Throw Up Your Hands For One Night Stands!
Freshman 15 are perhaps the least subtle band I have ever come across.
From the garish album art, to the cringe-inducing album title (I’m sure it’s supposed to be ironic), this is a band that either doesn’t care what you think about them, or is trying far too hard. I, however, will give them the benefit of the doubt, although I will let you decide for yourself after you have listened to the album, something I recommend you do.
Apparently the term Freshman 15 relates to the amount of a weight someone puts on in their first year of university through bad eating habits and I would say this is an apt metaphor for the album. TUYHFONS! is the musical equivalent of takeaway food. It’s quick, simple and probably not the best thing for you, yet you keep going back to it.
This is not anything new whatsoever, yet show me a boy who has ever spoken to a girl that cannot, in some way, relate to the song She’s Everything . Or show me someone who can get the album opener Phoenix Can Keep You out of their head. This album is as catchy as the plague. You will listen to it a couple of times and do something else, only to find yourself humming melody after melody from the album.
Pop-punk seems to be experiencing something of a revival at the moment and this album fits straight into this genre. But this is not a direct homage to the Drive-Thru years. The musicianship is more complex than say a Fenix TX, and the current penchant for “big” breakdowns is present here. It could be said that this album reflects the synthesis of pop side of pop-punk of the early 00s and the punk-ier side of the coin popular in the last couple of years.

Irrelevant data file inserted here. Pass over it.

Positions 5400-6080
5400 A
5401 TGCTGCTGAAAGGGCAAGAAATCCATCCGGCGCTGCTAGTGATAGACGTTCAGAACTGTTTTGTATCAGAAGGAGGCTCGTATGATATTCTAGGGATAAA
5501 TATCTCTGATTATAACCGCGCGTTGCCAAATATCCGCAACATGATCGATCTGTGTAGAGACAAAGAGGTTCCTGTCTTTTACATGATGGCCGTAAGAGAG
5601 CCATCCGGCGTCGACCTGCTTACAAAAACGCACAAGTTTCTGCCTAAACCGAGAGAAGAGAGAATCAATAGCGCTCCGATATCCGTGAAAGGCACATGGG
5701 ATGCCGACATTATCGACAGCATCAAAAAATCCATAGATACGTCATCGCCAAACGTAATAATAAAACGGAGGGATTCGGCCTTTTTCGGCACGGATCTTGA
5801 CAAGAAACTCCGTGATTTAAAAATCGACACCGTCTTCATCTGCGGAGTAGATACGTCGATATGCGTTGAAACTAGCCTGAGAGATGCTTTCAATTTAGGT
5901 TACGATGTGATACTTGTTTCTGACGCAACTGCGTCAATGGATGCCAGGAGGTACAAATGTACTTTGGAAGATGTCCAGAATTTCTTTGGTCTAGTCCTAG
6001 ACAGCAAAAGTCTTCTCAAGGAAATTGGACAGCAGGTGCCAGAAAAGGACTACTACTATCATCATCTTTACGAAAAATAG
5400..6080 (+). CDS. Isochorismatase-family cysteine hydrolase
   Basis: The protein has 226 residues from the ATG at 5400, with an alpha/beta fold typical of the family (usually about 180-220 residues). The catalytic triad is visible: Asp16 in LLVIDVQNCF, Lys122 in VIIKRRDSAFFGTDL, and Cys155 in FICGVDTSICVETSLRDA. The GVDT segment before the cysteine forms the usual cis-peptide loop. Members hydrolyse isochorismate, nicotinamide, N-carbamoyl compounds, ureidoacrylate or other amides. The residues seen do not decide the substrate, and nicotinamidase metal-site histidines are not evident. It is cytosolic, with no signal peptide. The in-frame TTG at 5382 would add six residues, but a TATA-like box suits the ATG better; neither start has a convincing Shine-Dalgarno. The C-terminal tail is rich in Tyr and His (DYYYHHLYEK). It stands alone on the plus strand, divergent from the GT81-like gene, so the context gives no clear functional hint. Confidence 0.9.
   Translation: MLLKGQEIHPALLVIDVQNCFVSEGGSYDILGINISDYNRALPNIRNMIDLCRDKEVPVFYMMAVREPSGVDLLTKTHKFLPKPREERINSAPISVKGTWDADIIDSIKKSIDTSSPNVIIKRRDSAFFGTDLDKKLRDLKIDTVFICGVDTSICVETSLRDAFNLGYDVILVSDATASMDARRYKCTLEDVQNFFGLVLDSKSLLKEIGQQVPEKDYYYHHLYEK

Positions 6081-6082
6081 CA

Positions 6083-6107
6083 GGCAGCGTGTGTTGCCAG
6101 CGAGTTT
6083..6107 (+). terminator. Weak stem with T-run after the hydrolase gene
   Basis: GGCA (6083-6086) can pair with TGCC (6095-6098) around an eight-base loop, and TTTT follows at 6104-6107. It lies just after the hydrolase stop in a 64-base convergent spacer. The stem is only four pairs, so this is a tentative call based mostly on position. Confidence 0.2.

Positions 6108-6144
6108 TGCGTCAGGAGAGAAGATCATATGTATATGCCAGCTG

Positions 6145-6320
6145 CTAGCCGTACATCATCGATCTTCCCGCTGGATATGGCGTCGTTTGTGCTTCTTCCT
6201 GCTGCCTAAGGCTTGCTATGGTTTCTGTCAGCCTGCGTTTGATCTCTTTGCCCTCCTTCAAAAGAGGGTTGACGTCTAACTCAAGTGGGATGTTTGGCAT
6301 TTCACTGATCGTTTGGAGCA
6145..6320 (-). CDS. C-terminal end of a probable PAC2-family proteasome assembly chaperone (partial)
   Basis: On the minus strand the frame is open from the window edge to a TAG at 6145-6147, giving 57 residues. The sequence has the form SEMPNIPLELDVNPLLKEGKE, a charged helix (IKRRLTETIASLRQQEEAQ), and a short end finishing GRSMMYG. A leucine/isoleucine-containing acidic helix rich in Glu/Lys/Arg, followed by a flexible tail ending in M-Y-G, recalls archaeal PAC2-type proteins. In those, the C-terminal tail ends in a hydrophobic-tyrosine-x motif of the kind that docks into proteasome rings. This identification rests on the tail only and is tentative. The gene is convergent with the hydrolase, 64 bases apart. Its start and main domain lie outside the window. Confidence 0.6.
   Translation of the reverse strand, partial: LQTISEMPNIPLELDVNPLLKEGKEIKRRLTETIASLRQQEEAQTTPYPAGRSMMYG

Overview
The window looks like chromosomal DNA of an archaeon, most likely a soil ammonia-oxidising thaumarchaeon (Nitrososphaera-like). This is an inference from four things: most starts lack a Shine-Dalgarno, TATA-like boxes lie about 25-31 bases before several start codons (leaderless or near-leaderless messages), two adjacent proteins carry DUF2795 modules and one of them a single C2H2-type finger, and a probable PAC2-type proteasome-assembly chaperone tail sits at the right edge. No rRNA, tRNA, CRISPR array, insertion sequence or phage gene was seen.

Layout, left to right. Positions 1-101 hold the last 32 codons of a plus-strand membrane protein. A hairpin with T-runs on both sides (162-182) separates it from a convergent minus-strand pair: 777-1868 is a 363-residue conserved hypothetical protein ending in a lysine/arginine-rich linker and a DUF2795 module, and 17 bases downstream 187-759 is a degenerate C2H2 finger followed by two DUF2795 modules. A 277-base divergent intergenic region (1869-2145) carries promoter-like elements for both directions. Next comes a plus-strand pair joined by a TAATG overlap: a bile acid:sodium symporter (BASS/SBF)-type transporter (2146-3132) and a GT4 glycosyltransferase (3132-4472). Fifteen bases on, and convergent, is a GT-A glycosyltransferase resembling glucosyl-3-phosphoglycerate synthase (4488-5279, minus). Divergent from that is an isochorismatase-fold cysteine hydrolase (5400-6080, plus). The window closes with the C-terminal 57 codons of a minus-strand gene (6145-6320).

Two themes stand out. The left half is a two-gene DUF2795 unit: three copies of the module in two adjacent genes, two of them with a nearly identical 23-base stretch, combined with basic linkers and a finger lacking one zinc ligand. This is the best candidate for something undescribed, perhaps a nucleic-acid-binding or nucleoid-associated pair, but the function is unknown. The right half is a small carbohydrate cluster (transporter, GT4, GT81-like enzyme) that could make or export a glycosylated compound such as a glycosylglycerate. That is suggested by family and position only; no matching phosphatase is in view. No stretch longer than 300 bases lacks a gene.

Simply put, this is an album about girls and it is an album written by a young band finding themselves in a scene they aren’t particularly fond of. There is an inherent danger in criticising the ‘scene’ (see Are You Ready For This? ). Firstly, you could alienate potential fans, and secondly you might sound a bit pretentious. Luckily Freshman 15 manages to avoid this and come across as a band that really does just do this to have fun, and not to conform to a stereotype. Nevertheless, there is something slightly grating about a band bemoaning the scene, when it is patently obvious that they are, at least partially, relying on it for their success.
To stretch my food metaphor just a little bit farther, this album is album is like a buffet and I keep on going back to it. It is just a shining example of how to do good pop-punk. It focuses on hooks and melodies over deep lyrics and experimentation. It takes a successful formula and tweaks it just enough to give the band a distinct identity. It is a highly polished and successful album and most importantly, it is fun to listen to and surely that is the most important thing.